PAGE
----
INGEOMINAS - Instituto Colombiano de Geología y Minería (Colombia)

INGV-CT - Istituto Nazionale di Geofisica e Vulcanologia - Sezione di Catania (Italy)

INSIVUMEH - Instituto Nacional de Sismologia, Vulcanologia, Meteorologia e Hidrologia (Guatemala)

IRD - Institut de Recherche pour le Développement (France)

JMA - Japanese Meteorological Agency

KEMSD - Kamchatkan Experimental and Methodical Seismilogical Department

KVERT - Kamchatkan Volcanic Eruption Response Team

M - magnitude

METEOSAT - Meteorological Satellite

MEVO - Mount Erebus Volcano Observatory

MODIS - Moderate Resolution Imaging Spectroradiometer

MVO - Montserrat Volcano Observatory

MWO - Meteorological Watch Office

NEIC - National Earthquake Information Center

NIED - National Research Institute for Earth Science and Disaster Prevention (Japan)

NOAA - National Oceanic and Atmospheric Administration

NOTAM - Notice to Airmen

OVDAS - Observatorio Volcanologico de los Andes del Sur (Chile)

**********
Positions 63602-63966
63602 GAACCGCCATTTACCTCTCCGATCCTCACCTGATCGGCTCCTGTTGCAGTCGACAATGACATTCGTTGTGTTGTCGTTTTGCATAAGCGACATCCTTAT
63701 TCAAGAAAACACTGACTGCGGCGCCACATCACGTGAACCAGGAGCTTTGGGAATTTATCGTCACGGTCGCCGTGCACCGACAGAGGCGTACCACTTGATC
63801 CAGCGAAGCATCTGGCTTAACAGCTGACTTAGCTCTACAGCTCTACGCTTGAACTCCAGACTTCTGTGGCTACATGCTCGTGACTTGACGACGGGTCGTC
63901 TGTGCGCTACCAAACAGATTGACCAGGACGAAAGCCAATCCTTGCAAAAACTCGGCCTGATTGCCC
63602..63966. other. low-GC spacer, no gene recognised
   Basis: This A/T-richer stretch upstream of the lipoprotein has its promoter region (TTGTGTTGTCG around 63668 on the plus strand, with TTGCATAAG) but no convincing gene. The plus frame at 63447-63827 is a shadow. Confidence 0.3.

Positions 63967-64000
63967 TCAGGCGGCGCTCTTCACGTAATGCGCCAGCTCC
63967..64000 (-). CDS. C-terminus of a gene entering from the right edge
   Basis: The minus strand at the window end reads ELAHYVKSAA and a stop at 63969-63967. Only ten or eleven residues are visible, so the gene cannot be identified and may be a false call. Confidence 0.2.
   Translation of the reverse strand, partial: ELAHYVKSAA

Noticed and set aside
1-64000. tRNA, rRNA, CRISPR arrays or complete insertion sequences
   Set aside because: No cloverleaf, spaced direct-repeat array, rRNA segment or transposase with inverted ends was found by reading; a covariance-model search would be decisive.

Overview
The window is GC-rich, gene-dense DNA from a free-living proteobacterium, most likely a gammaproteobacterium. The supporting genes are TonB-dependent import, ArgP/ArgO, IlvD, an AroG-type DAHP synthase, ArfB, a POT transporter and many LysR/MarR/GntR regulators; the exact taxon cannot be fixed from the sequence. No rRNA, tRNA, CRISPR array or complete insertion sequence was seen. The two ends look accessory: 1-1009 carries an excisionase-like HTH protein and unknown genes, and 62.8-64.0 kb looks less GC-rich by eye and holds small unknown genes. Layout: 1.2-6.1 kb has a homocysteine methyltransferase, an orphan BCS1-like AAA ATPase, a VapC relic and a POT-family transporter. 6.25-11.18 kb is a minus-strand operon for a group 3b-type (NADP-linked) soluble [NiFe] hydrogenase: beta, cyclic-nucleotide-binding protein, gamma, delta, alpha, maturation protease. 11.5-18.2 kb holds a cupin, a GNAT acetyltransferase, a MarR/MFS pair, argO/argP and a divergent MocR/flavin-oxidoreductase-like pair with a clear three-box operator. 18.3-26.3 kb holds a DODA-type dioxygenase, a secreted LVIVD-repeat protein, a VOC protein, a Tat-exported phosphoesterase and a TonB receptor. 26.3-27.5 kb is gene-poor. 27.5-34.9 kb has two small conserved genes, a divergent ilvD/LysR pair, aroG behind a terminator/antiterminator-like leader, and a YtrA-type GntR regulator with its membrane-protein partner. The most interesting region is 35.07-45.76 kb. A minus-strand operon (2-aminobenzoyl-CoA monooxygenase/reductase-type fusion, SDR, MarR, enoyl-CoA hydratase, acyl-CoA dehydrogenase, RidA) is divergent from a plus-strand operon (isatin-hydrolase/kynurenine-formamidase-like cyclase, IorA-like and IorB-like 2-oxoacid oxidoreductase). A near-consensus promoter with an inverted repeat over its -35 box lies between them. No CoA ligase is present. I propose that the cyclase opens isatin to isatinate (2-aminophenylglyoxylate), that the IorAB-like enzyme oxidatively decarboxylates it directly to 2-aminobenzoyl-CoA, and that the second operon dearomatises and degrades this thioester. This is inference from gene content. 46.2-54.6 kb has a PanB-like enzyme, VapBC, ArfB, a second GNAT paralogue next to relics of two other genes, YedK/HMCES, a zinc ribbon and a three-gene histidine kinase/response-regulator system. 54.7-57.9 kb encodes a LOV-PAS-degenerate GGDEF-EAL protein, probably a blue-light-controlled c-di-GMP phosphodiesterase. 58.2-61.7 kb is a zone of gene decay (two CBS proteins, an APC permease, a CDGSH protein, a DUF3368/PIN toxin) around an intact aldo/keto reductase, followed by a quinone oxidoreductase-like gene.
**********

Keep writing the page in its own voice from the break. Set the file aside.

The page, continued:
OFDA - Office of US Foreign Disaster Assistance

ONEMI - Oficina Nacional de Emergencia - Ministerio del Interior (Chile)

OVPDLF - Observatoire Volcanologique du Piton de la Fournaise (France)

OVSICORI-UNA - Observatorio Vulcanologico y Sismologico de Costa Rica, Universidad Nacional (Costa Rica)

PHIVOLCS - Philippine Institute of Volcanology and Seismology (Philippines)

RSAM - Real-time Seismic Amplitude Measurement

RVO - Rabaul Volcano Observatory

SERNAGEOMIN - Servicio Nacional de Geologia y Mineria (Chile)

SIGMET - Significant Meteorological Information

SNET - Servicio Nacional de Estudios Territoriales (El Salvador)

SVERT - Sakhalin Volcanic Eruption Response Team (Russia)

USAID - US Agency for International Development

USGS - United States Geological Survey

UTC - Coordinated Universal Time

VAAC - Volcanic Ash Advisory Center

VAFTAD - Volcanic Ash Forecast Transport And Dispersion

VDAP - Volcano Disaster Assistance Program (USGS)

VHP - Volcano Hazards Program (USGS)

VRC - Volcano Research Center (Japan)